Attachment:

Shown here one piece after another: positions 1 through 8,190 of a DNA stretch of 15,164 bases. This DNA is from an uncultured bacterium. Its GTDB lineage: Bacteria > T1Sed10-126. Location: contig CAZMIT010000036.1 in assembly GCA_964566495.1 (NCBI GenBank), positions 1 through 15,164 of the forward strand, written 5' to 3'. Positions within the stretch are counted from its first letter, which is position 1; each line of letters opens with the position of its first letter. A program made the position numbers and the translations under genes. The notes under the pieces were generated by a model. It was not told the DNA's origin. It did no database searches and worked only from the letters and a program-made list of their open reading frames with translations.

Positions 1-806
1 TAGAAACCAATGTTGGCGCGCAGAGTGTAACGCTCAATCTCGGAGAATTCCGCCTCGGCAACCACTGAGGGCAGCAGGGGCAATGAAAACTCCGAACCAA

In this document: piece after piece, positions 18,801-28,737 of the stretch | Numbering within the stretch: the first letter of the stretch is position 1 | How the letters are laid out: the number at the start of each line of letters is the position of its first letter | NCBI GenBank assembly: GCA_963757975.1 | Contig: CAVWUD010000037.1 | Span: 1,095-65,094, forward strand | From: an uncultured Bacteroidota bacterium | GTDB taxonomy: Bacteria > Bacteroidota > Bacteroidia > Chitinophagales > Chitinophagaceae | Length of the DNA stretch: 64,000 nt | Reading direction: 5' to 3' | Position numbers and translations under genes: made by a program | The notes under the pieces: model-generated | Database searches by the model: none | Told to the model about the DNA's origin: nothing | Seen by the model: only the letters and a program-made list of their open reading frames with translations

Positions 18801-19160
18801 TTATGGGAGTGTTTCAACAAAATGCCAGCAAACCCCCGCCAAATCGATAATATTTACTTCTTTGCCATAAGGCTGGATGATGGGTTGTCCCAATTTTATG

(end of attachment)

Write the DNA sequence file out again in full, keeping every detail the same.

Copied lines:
Shown here one piece after another: positions 1 through 8,190 of a DNA stretch of 15,164 bases. This DNA is from an uncultured bacterium. Its GTDB lineage: Bacteria > T1Sed10-126. Location: contig CAZMIT010000036.1 in assembly GCA_964566495.1 (NCBI GenBank), positions 1 through 15,164 of the forward strand, written 5' to 3'. Positions within the stretch are counted from its first letter, which is position 1; each line of letters opens with the position of its first letter. A program made the position numbers and the translations under genes. The notes under the pieces were generated by a model. It was not told the DNA's origin. It did no database searches and worked only from the letters and a program-made list of their open reading frames with translations.

Positions 1-806
1 TAGAAACCAATGTTGGCGCGCAGAGTGTAACGCTCAATCTCGGAGAATTCCGCCTCGGCAACCACTGAGGGCAGCAGGGGCAATGAAAACTCCGAACCAA

In this document: piece after piece, positions 18,801-28,737 of the stretch | Numbering within the stretch: the first letter of the stretch is position 1 | How the letters are laid out: the number at the start of each line of letters is the position of its first letter | NCBI GenBank assembly: GCA_963757975.1 | Contig: CAVWUD010000037.1 | Span: 1,095-65,094, forward strand | From: an uncultured Bacteroidota bacterium | GTDB taxonomy: Bacteria > Bacteroidota > Bacteroidia > Chitinophagales > Chitinophagaceae | Length of the DNA stretch: 64,000 nt | Reading direction: 5' to 3' | Position numbers and translations under genes: made by a program | The notes under the pieces: model-generated | Database searches by the model: none | Told to the model about the DNA's origin: nothing | Seen by the model: only the letters and a program-made list of their open reading frames with translations

Positions 18801-19160
18801 TTATGGGAGTGTTTCAACAAAATGCCAGCAAACCCCCGCCAAATCGATAATATTTACTTCTTTGCCATAAGGCTGGATGATGGGTTGTCCCAATTTTATG